Saying that, there are a range of options available and questions to answer – such as how many observers; should they be surgeons or social scientists; how much training do raters require; which tool to select; and whether to asses ‘live’ or from video? However, there is now a consensus for training faculty assessors which can help with those decisions (see Hull et al., Annals of Surgery 2013, 258(2):370-375).
Other methods include self-assessment, but people are often not accurate in their self-judgments for a variety of reasons. Harvard hospitals including my own are using 360-degree assessments of surgeons on a range of behaviors in and out of the operating room, including some non-technical skills. These methods are becoming very popular although move away from the workplace assessment model to more general characteristics of the surgeon. There are also knowledge and attitude scales for teamwork and communication. These methods all provide different and often complementary data. However, direct observation using a validated assessment tool is the best way in my opinion.
If they are important, do we teach them to all surgical trainees?
Formal training in these skills for trainees is at an early stage and not comprehensive or universal. However, things are changing – we just created the first non-technical skills curriculum for surgical residents in the USA with modules on cognitive skills (situation awareness, decision making) and social skills (communication and teamwork, and leadership). These are due to form part of the national curriculum for general surgery, and implemented by the Surgical Council on Resident Education (SCORE, www.score.org) in 2014-2015. These modules were created by Doug Smink (Surgeon at Brigham & Women’s Hospital/ Harvard Medical School), Alexandra Briggs (Surgical Resident at Brigham & Women’s Hospital/ Harvard Medical School), and myself.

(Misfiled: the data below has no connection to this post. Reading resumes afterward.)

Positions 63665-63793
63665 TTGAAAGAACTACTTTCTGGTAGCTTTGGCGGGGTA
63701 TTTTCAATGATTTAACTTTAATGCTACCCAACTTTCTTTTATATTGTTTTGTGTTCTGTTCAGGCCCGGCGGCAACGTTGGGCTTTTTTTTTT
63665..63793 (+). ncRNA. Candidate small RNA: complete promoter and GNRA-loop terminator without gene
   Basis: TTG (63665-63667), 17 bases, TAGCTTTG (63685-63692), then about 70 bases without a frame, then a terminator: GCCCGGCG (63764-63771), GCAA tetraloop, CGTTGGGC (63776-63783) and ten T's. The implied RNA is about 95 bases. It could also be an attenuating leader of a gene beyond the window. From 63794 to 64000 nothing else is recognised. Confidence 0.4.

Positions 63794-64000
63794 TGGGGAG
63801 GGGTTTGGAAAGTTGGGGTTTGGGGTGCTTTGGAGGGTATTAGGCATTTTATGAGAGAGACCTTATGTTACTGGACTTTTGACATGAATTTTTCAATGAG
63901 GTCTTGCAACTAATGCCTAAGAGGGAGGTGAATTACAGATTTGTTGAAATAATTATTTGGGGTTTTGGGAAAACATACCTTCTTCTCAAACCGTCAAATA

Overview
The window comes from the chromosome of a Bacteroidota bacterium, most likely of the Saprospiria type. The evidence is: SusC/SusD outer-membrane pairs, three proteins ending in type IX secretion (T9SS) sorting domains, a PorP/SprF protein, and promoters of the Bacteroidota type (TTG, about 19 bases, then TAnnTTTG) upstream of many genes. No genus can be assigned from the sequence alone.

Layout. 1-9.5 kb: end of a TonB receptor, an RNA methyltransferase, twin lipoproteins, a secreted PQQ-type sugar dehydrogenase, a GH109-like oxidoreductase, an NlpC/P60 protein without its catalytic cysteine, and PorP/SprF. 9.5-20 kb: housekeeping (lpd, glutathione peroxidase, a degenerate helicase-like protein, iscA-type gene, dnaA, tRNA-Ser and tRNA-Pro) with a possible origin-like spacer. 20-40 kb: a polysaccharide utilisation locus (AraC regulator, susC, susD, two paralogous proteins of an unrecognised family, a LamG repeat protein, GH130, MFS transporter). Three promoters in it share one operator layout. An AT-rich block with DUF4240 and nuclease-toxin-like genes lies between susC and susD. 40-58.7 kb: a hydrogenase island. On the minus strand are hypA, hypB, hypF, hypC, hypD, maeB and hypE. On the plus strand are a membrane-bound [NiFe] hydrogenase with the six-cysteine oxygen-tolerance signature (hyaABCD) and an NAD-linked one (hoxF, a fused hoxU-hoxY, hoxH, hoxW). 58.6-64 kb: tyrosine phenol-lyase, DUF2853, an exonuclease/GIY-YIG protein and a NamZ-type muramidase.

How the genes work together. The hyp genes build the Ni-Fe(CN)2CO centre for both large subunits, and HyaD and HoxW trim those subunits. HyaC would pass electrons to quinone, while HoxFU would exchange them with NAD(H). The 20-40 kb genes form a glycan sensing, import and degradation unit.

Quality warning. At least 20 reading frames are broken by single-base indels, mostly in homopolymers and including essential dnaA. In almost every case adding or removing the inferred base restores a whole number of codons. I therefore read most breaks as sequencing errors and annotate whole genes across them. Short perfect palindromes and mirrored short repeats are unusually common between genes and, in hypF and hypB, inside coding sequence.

In the UK, there has been steady progress in development and rollout of training in non-technical skills, particularly in this College, since the inception of NOTSS in 2005. The NOTSS Masterclass - a two-day course, has been run by the College's Patient Safety Board for consultant surgeons and senior trainees to teach identifying and assessing non-technical skills. For the needs of the early years of a surgical career e-learning modules introducing the underpinning concepts of non-technical skills have also been developed by the Patient Safety Board.
This group also developed “NOTSS in a box”, an e-learning package for surgical trainers focusing on assessing surgical trainees. This is available through the College website and also ISCP (Intercollegiate Surgical Curriculum Project) to help support a national assessment trial. There is also a non-technical skills module as part of the ChM on offer through the Edinburgh Surgical Sciences Qualification (ESSQ) in both Trauma and Orthopaedic surgery, and General Surgery.
The Royal Australasian College of Surgeons hold NOTSS courses roughly every month, in collaboration with RCSEd and other groups around the world are formulating this type of training. This continued evolution of non-technical skills featuring in syllabi and curricula points to the value being placed by colleges and other educational bodies on the importance of this skill set as an integral component of intraoperative performance. Expanding the faculty who can teach on this subject and developing a strategic approach for embedding training non-technical skills in the curricula of all surgical specialties in the UK is the next stage.